Hawaii is the unique state not only its geographic position – it is the only U.S. state located entirely on archipelago – and its mild tropical climate, it is also unique with it political status in the United States. Since its discovery by Captain Cook in 1778 till the attainment of legal statehood in 1959 Hawaii tried to return the independence, and even now some radical politicians claim Hawaii is not legally the U.S. State. The purpose of this research is to discuss the statehood of Hawaii, the time and the circumstances of statehood attainment.
Hawaii attained statehood when residents of Hawaii voted to accept the statehood and President Dwight D. Eisenhower signed Hawaii Admission Act.
History of Hawaiian statehood
Only four states were independent before entering the United States: Vermont, California, Texas, and Hawaii. Moreover, only two states obtained the international formal diplomatic recognition as sovereign states: Texas and Hawaii. Hawaii is considered as the newest state of the United States because Hawaii Admission Act was signed in 1959. Before this time Hawaii for a long time was just the territory under U.S. control.
The first settlement on Hawaii appeared approximately in 11th century. Historians say first inhabitants of Hawaii were Polynesians. Until European arrival the social structure on Islands was rather primitive, it is also known that Hawaiians practiced cannibalism. James Cook, English explorer, was first European who visited Hawaii and contacted local population in 1778. First visits of Europeans brought new diseases to islands and many local residents died because they have no immunity against influenza and smallpox.
Westerners began settling the islands by 1790 and changed the lifestyle of the Hawaiian population. They changed their way of living and eating habits by the beginning of the 19th century. Not only did they bring a new lifestyle with them, but they also brought contagious diseases and alcoholism. These contributed to a decline in the number of native inhabitants. (Richard, 2008)
Those who survived epidemics renewed the struggle, and in 1810 almost all islands of archipelago were united under the single king. King Kamekameha the Great established new dynasty which ruled almost for century. The Kingdom of Hawaii was independent from 1810 till 1893. Within this period Christian missioners successfully turned Hawaiian kings to Christianity, the leper colony was established on the one island, and the “Bayonet Constitution” was adopted. This constitution favored white rich minority and was adopted under the threat of violence. In 1893 the Queen Liliʻuokalani tried to adopt new constitution but was overthrown by the group of business leaders, mostly Europeans. In 1894 Hawaiian Republic was established, and in 1898 Hawaii was annexed by the United States and became the Territory of Hawaii.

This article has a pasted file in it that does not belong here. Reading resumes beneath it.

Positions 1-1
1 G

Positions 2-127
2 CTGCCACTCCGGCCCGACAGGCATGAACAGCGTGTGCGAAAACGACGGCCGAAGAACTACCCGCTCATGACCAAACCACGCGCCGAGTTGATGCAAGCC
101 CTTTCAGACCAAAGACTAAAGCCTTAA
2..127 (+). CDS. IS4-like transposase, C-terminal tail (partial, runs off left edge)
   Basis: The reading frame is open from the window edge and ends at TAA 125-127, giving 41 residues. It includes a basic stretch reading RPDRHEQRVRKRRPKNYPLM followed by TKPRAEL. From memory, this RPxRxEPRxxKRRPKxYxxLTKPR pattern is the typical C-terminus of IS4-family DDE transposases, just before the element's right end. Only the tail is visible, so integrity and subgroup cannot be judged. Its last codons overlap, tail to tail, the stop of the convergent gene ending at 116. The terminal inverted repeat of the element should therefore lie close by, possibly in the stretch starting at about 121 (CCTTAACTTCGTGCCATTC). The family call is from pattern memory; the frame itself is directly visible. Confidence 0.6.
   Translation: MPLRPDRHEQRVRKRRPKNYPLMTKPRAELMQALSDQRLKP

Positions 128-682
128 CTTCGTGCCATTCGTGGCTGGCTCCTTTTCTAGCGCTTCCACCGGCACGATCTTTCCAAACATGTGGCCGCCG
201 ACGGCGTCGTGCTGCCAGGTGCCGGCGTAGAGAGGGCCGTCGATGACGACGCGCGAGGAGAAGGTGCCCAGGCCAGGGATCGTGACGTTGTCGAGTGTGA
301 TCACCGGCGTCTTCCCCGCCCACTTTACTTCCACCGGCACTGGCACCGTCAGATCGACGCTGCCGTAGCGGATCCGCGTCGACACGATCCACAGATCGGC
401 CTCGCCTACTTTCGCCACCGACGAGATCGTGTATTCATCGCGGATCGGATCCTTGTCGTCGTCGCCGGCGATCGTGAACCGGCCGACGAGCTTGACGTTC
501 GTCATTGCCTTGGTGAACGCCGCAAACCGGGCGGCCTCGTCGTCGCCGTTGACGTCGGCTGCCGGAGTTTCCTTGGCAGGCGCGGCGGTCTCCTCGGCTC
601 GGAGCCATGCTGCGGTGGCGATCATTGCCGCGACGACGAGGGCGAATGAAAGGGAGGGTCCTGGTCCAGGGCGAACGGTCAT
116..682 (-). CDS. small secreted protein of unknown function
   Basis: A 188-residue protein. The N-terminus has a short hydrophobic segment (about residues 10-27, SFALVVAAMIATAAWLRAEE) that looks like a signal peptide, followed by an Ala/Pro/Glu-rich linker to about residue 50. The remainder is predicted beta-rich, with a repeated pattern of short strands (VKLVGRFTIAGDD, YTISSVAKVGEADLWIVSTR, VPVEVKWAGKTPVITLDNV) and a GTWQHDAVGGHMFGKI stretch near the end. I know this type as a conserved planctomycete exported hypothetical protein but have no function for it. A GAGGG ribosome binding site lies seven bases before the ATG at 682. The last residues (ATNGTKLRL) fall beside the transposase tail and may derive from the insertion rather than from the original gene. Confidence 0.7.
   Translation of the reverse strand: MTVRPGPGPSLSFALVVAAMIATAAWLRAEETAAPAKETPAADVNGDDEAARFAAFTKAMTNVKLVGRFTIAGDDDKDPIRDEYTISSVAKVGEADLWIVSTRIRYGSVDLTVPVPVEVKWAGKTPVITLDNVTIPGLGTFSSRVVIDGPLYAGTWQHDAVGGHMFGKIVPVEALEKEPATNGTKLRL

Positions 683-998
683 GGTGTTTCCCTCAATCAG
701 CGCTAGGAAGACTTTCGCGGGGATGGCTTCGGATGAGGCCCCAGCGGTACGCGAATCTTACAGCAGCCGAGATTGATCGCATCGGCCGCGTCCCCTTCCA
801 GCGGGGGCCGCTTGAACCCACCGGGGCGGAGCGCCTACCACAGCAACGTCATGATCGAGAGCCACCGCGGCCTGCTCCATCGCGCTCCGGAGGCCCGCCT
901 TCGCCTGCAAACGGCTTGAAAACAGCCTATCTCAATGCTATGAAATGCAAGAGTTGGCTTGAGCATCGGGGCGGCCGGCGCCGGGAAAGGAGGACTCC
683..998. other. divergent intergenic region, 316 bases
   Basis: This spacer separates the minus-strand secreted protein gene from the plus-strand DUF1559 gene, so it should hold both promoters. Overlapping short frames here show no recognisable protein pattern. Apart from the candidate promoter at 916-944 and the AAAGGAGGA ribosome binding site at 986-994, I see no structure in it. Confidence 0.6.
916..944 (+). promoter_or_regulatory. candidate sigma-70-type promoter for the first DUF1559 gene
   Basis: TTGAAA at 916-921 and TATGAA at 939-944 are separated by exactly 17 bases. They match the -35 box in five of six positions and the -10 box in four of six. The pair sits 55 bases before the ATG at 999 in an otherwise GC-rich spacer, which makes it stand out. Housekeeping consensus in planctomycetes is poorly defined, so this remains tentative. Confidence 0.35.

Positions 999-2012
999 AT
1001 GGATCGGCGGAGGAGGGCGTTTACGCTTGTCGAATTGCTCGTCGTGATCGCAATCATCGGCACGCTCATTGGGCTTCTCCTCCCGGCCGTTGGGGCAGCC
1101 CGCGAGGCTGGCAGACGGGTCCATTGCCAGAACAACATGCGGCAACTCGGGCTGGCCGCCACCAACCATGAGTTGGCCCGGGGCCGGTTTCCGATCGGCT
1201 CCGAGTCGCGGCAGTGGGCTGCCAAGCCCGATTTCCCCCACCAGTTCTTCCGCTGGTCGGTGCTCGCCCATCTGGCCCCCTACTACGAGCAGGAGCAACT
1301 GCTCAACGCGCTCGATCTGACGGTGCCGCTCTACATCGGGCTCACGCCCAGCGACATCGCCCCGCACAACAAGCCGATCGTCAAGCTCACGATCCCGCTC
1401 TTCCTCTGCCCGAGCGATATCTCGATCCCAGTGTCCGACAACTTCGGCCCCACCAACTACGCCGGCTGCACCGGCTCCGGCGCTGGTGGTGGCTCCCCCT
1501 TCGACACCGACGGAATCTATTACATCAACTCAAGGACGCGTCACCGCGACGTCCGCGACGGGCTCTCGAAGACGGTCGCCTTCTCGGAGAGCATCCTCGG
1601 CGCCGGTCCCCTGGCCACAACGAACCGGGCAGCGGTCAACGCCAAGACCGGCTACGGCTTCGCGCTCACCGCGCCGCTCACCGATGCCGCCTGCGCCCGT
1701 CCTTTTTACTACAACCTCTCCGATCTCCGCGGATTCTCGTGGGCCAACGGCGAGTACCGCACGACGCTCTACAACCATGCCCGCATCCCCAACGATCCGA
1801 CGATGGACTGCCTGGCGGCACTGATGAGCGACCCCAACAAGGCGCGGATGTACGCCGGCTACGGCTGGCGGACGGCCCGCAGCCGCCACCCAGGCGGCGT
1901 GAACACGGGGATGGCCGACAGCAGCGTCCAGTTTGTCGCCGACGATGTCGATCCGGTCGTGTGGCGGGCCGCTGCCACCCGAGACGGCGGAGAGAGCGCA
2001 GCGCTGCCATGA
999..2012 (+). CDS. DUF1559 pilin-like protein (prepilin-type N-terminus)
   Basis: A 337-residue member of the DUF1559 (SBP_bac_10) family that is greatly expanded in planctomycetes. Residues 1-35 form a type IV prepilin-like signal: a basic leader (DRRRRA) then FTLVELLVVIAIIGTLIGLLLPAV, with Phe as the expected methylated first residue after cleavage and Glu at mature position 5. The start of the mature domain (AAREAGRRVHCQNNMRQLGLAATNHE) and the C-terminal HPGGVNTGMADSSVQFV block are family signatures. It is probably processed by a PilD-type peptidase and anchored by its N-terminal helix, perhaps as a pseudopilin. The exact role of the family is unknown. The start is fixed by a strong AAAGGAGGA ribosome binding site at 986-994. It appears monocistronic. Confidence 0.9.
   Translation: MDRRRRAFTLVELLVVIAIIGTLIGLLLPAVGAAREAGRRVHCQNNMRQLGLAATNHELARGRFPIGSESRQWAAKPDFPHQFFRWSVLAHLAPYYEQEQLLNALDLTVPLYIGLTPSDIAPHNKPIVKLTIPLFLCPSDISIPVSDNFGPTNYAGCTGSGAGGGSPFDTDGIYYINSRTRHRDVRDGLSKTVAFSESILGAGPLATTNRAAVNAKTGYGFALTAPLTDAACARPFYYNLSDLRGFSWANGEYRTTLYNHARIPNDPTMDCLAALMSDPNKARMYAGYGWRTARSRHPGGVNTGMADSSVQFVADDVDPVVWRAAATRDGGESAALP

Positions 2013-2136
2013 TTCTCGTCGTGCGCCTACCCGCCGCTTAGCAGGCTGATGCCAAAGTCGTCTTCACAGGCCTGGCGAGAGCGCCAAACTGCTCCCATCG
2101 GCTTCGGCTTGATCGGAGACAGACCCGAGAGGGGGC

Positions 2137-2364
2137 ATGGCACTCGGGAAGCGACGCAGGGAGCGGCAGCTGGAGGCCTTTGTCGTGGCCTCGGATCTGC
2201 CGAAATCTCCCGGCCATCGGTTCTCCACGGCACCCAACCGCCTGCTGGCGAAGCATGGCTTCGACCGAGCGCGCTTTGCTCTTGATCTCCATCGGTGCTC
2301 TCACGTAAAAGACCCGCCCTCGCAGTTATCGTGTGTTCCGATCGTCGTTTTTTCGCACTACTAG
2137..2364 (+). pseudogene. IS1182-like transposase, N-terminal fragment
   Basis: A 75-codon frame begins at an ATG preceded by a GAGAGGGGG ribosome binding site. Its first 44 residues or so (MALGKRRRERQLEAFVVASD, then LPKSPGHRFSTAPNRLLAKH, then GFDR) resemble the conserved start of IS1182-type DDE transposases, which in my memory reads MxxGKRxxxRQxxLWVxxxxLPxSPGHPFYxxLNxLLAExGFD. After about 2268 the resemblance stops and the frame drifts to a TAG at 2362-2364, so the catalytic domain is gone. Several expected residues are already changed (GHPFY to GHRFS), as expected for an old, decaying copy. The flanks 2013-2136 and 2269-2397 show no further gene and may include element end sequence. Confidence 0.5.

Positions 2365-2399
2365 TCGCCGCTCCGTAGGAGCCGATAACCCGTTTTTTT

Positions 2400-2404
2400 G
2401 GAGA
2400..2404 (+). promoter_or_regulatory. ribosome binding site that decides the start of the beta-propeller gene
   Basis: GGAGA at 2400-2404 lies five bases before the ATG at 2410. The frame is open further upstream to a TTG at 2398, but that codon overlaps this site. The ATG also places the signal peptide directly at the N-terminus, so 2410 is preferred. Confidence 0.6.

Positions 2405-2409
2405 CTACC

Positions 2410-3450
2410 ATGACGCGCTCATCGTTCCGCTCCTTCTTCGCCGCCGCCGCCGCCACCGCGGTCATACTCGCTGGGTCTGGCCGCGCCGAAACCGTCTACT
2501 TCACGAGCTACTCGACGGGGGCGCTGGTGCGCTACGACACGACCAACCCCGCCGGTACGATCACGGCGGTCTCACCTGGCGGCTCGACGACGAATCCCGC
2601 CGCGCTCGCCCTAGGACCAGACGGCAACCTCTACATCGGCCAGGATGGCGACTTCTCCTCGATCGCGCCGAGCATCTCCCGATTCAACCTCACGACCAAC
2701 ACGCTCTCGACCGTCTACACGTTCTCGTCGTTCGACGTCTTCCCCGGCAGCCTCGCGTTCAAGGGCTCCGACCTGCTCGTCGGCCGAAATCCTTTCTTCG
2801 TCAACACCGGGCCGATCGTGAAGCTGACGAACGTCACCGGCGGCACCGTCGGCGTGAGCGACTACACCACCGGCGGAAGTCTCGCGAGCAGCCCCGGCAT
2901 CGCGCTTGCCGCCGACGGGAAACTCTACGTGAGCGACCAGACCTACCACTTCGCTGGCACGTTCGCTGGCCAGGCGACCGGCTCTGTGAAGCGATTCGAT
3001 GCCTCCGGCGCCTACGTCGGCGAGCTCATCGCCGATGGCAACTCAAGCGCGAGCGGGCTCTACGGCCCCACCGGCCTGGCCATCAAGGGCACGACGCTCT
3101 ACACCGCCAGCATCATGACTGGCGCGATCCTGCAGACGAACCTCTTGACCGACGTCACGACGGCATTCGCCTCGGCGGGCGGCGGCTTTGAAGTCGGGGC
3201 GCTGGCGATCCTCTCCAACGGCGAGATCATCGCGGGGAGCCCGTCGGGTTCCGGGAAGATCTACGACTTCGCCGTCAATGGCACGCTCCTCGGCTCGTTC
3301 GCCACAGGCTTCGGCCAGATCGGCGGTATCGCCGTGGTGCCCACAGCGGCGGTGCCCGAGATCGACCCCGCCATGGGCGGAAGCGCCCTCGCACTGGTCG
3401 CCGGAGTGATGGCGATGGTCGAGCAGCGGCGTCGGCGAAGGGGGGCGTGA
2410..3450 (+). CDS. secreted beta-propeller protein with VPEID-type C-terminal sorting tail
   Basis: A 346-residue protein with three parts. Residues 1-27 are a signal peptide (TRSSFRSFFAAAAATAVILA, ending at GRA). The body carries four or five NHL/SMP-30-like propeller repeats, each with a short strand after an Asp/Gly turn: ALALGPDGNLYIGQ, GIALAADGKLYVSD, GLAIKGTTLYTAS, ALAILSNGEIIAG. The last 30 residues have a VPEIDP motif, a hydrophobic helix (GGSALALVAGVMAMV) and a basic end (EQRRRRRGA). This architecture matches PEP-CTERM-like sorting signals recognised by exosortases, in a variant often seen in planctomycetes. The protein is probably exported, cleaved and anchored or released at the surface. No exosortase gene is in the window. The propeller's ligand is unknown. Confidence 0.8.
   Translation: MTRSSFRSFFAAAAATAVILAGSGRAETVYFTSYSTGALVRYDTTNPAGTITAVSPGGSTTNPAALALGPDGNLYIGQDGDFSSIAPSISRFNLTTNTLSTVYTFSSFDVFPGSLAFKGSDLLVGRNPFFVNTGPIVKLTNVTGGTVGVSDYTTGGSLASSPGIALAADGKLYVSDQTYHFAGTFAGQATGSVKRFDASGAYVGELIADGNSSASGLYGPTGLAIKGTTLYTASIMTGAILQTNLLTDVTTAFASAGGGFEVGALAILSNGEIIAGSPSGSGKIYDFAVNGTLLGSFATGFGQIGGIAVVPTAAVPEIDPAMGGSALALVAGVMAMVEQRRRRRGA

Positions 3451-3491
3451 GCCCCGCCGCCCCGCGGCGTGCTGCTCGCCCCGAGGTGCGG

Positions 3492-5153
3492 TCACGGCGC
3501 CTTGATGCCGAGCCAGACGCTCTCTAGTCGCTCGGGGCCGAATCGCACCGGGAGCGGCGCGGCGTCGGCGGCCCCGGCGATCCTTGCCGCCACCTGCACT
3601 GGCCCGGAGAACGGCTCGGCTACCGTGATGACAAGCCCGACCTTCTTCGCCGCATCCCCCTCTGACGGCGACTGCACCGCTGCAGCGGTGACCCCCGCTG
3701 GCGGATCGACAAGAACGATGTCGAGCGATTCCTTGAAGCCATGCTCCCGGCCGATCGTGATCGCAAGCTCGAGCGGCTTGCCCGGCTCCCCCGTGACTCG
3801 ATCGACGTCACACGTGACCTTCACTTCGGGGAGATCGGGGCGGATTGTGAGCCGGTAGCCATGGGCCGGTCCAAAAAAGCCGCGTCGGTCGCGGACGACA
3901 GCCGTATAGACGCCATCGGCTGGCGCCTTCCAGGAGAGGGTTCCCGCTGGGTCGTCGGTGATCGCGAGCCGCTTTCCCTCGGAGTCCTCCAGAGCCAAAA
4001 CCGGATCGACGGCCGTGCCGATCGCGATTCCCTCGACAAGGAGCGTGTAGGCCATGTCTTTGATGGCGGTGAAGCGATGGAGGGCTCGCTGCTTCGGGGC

In 1954 Hawaiian Democratic Revolution started. Local residents demanded for equal right with their counterparts from the continent. Those who were born on the Territory of Hawaii could be considered as the citizen of the United States; however, in reality Hawaiian did not get so many rights and freedoms. Thus, the public vote of 1959 proposed a choice to remain the Territory or to become the state of the United States. There was no choice to return the independency and sovereignty. For this reason radical politicians claim Hawaii is not a state legally.
“On March 12, 1959, both houses of Congress passed the Hawaii Admission Act. President Eisenhower signed it into law five days later.
Almost 95 percent of Hawaii residents voted to accept the statehood bill that June, and the Hawaiian archipelago became the 50th state two months later.” (Paiva, 2008)
It could hardly be argued that the statehood began the locomotive force in Hawaiian economics and infrastructure development. Hawaii became one of the most popular places for tourism in the world. However, the development of tourism has negative influence on national culture of Hawaii. Despite the state programs protecting Hawaiian culture, many native Hawaiians feel their Motherland degraded.
Richard, Cicely. How Hawaii became a state. On Helium web site. August 19, 2008. Retrieved from http://www.helium.com/items/1154179-how-hawaii-became-a-state
Paiva, Derek. Hawaii became a state 49 years ago today. On Hawaii Magazine web-site. March 12, 2008. Retrieved from http://www.hawaiimagazine.com/blogs/hawaii_today/2008/3/12/Hawaii_became_state_49_years_ago_today